This paper reports an effort to investigate the effect of flow velocities and inlet configurations on horizontal oil-water flows in a 32 mm ID acrylic pipe using water and an aliphatic oil (Exxsol D140) as test fluids. The flows of interest were analysed using pressure drop measurements and high-speed photography in an effort to obtain a flow pattern map, pressure gradient profiles and measures of the in situ phase fractions. The experiments reveal a particular effect of the inlet configuration on the observed flow patterns. A horizontal plate, installed at the inlet, generates a transition to stratified flow when the plate height closely matched the in situ water height at low water cuts.


The flow of oil and water in pipes is commonly encountered in a number of industrial processes. These systems are particularly relevant to the oil industry in which achieving a fundamental understanding of the oil-water flow behaviour is central to oil production, transportation, and equipment design. Moreover, the study of oil-water flows provides a stepping-stone towards developing an understanding of three-phase flows (e.g. oil-watergas flows). Oil-water flows have been studied extensively by several researchers (see, for example, Russell et al. [1]; Charles et al. [2]; Arirachakaran et al. [3]; Trallero [4]; Angeli and Hewitt [5], and references therein) whose main purpose was to characterise the resulting flow patterns, pressure gradients, in situ phase fractions and interfacial phenomena over a wide range of flow conditions, fluid properties and pipe configurations. However, the behaviour of these flows is still not well understood due to the complex phenomena encountered in pipeline systems, which extend beyond those in gas-liquid flows where the densities and viscosities of the two fluids are highly separated. Additional parameters, such as interfacial forces, wetting characteristics, and phase inversion, represent important factors due to the effect on the flow pattern transitions, interface curvature and droplet formation.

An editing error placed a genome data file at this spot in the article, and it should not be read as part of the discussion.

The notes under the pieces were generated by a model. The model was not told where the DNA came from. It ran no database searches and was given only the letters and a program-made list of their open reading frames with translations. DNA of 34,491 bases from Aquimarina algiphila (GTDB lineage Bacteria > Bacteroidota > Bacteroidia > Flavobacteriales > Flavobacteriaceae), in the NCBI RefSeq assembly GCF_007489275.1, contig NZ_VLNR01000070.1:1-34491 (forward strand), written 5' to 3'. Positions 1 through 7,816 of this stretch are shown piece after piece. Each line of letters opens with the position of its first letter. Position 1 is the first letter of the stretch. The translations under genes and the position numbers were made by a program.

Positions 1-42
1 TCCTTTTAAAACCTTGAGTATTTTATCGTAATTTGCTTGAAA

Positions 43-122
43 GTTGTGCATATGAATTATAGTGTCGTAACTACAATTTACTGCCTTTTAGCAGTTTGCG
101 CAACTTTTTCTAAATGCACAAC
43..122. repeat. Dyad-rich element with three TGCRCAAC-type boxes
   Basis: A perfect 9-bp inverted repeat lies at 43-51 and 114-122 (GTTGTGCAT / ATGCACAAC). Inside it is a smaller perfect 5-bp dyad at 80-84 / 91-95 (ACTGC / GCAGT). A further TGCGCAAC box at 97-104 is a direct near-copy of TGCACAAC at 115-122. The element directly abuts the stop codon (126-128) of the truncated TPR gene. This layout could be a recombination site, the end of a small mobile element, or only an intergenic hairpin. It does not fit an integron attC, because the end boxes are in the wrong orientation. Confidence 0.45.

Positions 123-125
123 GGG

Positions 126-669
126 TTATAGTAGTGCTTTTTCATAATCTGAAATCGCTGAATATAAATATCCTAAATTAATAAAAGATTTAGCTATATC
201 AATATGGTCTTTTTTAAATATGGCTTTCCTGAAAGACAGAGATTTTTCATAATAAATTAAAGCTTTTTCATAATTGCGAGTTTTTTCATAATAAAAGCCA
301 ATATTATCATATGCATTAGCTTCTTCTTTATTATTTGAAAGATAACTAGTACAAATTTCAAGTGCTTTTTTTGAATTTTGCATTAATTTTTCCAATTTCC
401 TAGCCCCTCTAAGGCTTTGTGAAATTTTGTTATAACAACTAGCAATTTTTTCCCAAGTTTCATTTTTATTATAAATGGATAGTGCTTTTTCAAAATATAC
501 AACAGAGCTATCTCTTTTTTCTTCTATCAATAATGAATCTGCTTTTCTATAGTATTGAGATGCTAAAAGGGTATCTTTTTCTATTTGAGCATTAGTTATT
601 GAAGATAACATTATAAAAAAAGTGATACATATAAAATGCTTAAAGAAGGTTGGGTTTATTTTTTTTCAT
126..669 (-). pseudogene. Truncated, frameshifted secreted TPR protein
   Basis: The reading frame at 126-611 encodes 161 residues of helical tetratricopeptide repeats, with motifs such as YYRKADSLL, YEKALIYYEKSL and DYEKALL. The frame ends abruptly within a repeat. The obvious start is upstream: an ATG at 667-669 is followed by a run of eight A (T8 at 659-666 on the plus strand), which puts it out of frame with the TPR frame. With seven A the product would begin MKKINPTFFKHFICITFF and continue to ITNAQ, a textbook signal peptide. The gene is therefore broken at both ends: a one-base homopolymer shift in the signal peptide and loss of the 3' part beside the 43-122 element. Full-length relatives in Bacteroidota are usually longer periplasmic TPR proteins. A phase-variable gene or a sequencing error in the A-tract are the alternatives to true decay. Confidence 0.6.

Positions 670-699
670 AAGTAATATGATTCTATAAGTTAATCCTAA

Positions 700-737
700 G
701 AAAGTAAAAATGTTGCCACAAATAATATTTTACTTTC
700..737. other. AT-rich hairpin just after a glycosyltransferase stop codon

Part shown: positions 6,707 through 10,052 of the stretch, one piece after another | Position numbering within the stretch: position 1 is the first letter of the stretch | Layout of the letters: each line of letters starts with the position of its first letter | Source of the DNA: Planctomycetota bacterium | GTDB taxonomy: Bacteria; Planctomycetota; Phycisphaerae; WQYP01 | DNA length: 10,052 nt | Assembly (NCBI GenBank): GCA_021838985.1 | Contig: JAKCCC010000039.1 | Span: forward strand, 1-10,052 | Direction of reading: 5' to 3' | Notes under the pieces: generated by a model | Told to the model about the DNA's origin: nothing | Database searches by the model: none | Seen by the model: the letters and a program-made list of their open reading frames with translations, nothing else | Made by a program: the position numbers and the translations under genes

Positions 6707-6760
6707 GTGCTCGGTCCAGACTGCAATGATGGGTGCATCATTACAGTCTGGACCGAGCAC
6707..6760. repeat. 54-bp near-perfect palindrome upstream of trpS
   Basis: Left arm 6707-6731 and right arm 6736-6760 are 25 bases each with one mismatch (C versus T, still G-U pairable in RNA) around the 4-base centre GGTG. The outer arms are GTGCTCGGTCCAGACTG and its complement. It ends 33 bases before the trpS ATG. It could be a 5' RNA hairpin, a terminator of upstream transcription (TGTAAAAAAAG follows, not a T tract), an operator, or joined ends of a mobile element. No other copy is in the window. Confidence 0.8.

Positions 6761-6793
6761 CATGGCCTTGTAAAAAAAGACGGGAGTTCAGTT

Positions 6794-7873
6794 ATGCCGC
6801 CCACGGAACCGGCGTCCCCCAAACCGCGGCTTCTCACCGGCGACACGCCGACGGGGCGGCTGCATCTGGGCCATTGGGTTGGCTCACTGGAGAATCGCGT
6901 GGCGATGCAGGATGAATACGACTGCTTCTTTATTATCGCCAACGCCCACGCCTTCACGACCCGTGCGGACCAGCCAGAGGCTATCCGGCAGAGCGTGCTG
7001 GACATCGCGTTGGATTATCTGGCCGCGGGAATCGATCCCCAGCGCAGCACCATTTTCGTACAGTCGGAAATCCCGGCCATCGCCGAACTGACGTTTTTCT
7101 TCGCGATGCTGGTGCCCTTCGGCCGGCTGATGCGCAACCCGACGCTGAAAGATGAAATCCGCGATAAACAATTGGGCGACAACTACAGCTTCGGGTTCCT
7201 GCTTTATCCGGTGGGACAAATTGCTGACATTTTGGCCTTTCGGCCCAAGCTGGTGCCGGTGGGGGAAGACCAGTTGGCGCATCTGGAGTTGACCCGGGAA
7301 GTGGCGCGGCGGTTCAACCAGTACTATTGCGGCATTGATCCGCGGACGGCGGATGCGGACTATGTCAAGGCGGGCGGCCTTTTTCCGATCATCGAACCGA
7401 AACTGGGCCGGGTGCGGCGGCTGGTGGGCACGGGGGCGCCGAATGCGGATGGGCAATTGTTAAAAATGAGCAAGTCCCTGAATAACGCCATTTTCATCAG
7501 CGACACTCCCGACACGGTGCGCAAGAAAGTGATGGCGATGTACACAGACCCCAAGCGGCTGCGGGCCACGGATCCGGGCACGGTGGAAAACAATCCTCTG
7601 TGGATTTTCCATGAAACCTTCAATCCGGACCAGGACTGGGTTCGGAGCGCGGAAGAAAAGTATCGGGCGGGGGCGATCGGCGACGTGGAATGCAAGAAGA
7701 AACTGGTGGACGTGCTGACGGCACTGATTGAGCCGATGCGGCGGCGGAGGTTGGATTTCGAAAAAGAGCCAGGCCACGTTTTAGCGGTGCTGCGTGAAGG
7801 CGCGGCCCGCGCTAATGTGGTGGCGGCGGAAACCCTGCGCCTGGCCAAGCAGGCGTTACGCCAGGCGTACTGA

A number of complex geometrical configurations are encountered in oil-water flows for a given pipe material, inlet design, pipe inclination, fluid properties and flow velocities. The resulting flow patterns range from separated flows (e.g. stratified smooth, stratified wavy and stratified with droplets at the interface) to fully dispersed flows (e.g. dispersion of oil in water). For an intermediate range of velocities, dual continuous flows can be observed (Lovick and Angeli [6]).

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